The economic case against austerity in the UK is overwhelming. So where’s the left’s challenge? | Letters

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In his article, Matthew d’Ancona (Osborne’s coup: converting Labour to fiscal conservatism, 22 June) accepts the conventional wisdom that Labour’s prodigal spending after 1997 made worse the global financial crisis a decade later. He quotes David Cameron asserting in 2010 that Labour had “maxed out its credit card” and Chuka Umunna’s rueful question: “If government can’t run a surplus in the 15th year of economic expansion, when can it run one?” The fact is that debt-to-GDP ratio fell from 42.5% in 1996-97, the year Labour took power, to 35.9% in 2006-07, the year before the banks failed. Moreover, no government surplus, however large, could have funded the £300bn exposure the UK government was forced to take on to keep the banks open, nor the fact that when, as a direct result of the bank failures, GDP fell 6% in 2009-10 – one of the largest and fastest falls in history – and tax take fell 18%. This was what caused the deficit, not prodigal spending on health, education and welfare, nor Labour’s failure to run a surplus.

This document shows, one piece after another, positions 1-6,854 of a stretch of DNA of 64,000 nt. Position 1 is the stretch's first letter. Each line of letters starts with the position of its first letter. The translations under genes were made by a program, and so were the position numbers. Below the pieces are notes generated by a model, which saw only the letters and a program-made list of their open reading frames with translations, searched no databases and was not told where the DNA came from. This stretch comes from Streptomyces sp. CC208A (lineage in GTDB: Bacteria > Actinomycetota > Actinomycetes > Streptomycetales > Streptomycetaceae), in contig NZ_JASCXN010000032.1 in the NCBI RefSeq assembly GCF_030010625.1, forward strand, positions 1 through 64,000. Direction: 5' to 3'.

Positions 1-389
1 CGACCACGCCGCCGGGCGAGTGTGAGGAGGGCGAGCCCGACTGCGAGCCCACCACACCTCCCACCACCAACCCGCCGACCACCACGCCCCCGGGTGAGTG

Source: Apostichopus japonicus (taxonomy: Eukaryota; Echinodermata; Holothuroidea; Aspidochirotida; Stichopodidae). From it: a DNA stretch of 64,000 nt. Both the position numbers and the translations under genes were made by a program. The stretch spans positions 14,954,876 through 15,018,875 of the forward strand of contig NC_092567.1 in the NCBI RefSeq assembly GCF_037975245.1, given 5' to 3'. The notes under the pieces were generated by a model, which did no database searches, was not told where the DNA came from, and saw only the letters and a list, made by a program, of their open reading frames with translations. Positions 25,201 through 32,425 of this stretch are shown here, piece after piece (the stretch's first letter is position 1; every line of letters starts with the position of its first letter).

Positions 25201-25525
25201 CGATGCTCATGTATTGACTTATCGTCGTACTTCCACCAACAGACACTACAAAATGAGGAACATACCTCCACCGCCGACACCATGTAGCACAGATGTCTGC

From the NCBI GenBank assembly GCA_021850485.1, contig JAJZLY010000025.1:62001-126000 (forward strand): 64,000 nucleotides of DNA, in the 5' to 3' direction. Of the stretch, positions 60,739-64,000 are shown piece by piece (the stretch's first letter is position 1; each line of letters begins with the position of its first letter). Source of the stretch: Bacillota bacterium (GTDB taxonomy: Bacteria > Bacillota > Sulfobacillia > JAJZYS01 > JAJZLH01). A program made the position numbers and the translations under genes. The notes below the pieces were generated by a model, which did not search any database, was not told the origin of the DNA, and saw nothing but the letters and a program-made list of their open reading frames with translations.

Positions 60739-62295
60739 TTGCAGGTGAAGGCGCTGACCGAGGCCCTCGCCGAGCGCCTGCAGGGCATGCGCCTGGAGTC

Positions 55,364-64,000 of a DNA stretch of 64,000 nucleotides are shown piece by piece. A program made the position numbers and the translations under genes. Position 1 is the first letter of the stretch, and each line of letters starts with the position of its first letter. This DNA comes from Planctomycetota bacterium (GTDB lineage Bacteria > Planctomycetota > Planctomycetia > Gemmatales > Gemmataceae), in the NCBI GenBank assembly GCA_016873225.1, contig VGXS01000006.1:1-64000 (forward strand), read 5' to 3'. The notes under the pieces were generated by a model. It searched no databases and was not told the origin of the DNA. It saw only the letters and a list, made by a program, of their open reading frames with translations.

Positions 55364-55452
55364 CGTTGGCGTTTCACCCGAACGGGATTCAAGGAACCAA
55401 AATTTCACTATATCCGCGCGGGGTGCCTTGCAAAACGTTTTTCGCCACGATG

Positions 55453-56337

Patrick Renshaw
Sheffield

• Matthew d’Ancona is of course correct about “George Osborne’s coup” in converting Labour to the false god of harsh fiscal conservatism. What is surprising is the utter lack of a robust counter-narrative, especially when there is an almost blindingly obvious response to the charge of New Labour economic mismanagement and excessive borrowing: just ask the bond markets. Was the bond market closed to New Labour? If not, then clearly the market gods sanctified New Labour’s economic credentials. A simple look at the interest rates of UK government 10-year gilts over the New Labour period should therefore be enough to win the argument.

The whirring noise that Matthew d’Ancona can hear in his ear is the sound of John Maynard Keynes revolving in his grave

Austerity – the policy opposed by 250,000 marching on the streets of London on Saturday – is a discredited approach

Too few yet grasp that cuts are about the drive to hack back the state, not the economy

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